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    NSA Washington, DC History

    NSA Washington is the modern name of the Washington Navy Yard, which is the Navy's oldest and originally the largest naval shore establishment. Until the War of 1812, the Yard was also a primary Navy base, but was burned in the British attack on Washington DC. The Yard was established again, but not as a base.

    After 1815, the Yard focused on shipbuilding and ordnance, mainly for shallow draft vessels. In the Civil War the ironclad USS Monitor was built at the Yard. A great many naval developments came out of the Yard in the 19th Century, including early steam vessels, ironclads, cannon improvements, the early clockwork torpedo, prosthetic improvements, tank-tested scale models for hull designs. The gears of the Panama Canal locks were cast at the Yard, and the 14" railway guns used by France in World War One were built here. Until the 1960s most of the Navy's new weapons were designed and lab tested at the Yard, and in 1945 the facility was renamed the US Naval Gun factory, a name change reversed in 1964.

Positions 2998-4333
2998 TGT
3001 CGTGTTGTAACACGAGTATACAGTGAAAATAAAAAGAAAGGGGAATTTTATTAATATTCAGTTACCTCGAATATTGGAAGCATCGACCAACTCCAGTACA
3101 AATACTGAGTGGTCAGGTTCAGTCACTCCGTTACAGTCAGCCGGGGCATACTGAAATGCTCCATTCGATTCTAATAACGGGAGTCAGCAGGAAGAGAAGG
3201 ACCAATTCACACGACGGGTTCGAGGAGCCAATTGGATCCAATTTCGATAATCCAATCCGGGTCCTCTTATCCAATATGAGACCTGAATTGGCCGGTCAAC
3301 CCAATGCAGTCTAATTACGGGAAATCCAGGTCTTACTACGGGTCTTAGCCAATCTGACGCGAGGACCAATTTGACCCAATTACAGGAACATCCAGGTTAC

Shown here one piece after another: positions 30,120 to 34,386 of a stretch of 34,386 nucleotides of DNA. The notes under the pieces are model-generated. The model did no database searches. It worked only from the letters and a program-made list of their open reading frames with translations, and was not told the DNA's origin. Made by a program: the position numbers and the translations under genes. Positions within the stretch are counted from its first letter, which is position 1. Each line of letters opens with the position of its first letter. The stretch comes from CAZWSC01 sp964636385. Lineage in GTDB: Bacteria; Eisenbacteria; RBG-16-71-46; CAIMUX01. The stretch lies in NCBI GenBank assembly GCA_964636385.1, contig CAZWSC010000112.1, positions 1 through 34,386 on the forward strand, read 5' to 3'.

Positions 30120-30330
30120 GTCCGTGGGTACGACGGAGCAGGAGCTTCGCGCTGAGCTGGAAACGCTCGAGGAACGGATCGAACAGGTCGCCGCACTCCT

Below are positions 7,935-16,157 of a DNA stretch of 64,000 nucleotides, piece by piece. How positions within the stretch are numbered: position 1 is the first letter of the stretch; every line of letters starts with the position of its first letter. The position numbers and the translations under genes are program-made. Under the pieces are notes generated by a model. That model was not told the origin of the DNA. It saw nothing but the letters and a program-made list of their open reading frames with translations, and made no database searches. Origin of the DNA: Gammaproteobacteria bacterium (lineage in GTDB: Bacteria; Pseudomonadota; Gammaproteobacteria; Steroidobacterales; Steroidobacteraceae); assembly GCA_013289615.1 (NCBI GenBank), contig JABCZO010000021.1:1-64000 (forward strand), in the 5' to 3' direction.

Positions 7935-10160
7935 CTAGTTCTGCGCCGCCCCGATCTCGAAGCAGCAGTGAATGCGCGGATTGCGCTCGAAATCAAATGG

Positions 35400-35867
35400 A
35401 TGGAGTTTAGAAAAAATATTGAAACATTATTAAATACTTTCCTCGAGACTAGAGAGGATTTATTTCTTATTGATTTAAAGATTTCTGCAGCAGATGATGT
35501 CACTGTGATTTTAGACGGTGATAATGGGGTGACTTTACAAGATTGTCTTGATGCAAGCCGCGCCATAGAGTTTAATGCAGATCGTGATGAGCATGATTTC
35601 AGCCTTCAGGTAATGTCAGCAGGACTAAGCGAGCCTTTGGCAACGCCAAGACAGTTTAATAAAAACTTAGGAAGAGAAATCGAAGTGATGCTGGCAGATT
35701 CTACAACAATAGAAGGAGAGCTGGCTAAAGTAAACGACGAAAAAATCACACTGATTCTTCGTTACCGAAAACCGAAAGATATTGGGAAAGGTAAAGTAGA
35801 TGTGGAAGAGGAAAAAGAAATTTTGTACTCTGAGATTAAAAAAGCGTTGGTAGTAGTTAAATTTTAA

The Yard is also the reception port for ceremonial functions. Many diplomatic missions have arrived here, as well as returning American dignitaries, including the original Japanese diplomatic reception of the 19th Century, the visit of King George VI, and the official return of Charles Lindbergh after his famous transatlantic solo.

    Since the earliest days of the USA, the Navy Yard has been the "Quarterdeck of the Navy," housing many commands. Today the Yard houses the headquarters for the Chief of Naval Operations, the JAG Corps, Sea Systems Command, the Military Sealift Command, and the Marine Corps Institute.